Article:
One thing that seems to be a reneged upon promise in my mind is the fact that Infinity Ward promised environmental destructibility a la Battlefield in the multiplayer maps, but- although there is some, it is very minimal and obviously set piece contained. Granted, there have always been little touches both in campaign and multiplayer, but I just want to be able to blow holes in walls for a change- after all, Battlefield allows me to do so! What destructibility is there is hardly game changing, and not nearly on the level of Battlefield 4’s ‘levolution’ so it isn’t as epic or on the same grand scale. Some walls might eventually blow out, or a gas station or building might cave in partially, but that’s about the extent of things aside from between matches on the pre-ordered ‘Free Fall’ map- where the falling skyscraper chunk will slide down a bit occasionally during matches. While the environment might not have received as many tweaks in multiplayer, one readily noticeable change is the slimming down of air-based killstreaks, of which there are much fewer. While this may cut out some raging and abuse of streaks and instant death upon respawning (the biggest frustration of the Modern Warfare series), it also leaves the gameplay significantly grounded. Sure, it works, but its a new change of pace, and a little too much too fast.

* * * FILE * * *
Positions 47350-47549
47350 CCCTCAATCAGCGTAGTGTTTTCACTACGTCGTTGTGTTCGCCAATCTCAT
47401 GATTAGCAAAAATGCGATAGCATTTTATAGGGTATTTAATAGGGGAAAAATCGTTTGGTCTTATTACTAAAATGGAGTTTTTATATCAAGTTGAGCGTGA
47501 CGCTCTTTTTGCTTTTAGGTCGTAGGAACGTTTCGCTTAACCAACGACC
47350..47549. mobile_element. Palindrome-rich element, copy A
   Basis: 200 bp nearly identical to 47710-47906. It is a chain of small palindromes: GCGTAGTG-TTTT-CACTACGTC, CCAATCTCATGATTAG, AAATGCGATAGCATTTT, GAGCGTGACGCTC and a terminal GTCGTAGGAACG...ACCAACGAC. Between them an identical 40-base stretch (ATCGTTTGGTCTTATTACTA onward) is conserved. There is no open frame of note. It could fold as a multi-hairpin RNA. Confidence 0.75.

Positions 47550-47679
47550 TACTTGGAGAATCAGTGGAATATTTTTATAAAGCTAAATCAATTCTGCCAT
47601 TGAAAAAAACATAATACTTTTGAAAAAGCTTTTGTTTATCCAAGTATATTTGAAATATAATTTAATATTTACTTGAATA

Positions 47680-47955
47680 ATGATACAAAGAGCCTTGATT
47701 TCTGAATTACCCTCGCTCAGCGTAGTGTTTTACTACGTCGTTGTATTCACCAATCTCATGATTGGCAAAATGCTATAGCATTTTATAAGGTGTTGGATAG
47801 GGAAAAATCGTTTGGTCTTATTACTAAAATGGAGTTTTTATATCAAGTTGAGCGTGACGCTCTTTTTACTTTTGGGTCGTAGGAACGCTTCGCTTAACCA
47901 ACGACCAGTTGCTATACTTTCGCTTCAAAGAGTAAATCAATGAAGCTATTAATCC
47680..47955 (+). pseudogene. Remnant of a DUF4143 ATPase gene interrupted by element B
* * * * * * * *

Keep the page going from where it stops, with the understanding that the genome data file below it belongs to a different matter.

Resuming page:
The mode I was was most skeptical about, and apparently with good reason, is the Squads, AI-driven multiplayer mode. It has a promising premise, but as i suspected, it doesn’t work nearly as well as it should, and in this respect it is essentially the strike-force mission mode for this particular Call of Duty game. It works sometimes, but never great, and isn’t very exciting or enjoyable at all. You can create and customize up to ten different soldiers, each with their own loadouts and traits, and enter them in a small variety of match types. In a twist of fate pretty much like a rehashing of Combat Training from Black Ops, albeit much less fun or helpful, Squads has some bot versus humans matches with one human on each ‘squad’ in addition to the selected soldier bots. For all of the rich customization it offers, Squads mode isn’t nearly as fun simply for the reason that you’re facing brain dead enemies instead of even the worst noobs in death matches. Now, when machines become as good as the Skynet Terminators, short of being pure aimbots, then I’d enjoy this match type a little more… Thankfully, there is at least a decent and interesting cooperative addition a la Zombies in the form of Extinction, which pits humans versus aliens and further makes things less about realism and more about fun. However, even this mode is killed by the fact that it is thus far limited to only one single map, albeit a decently sized one.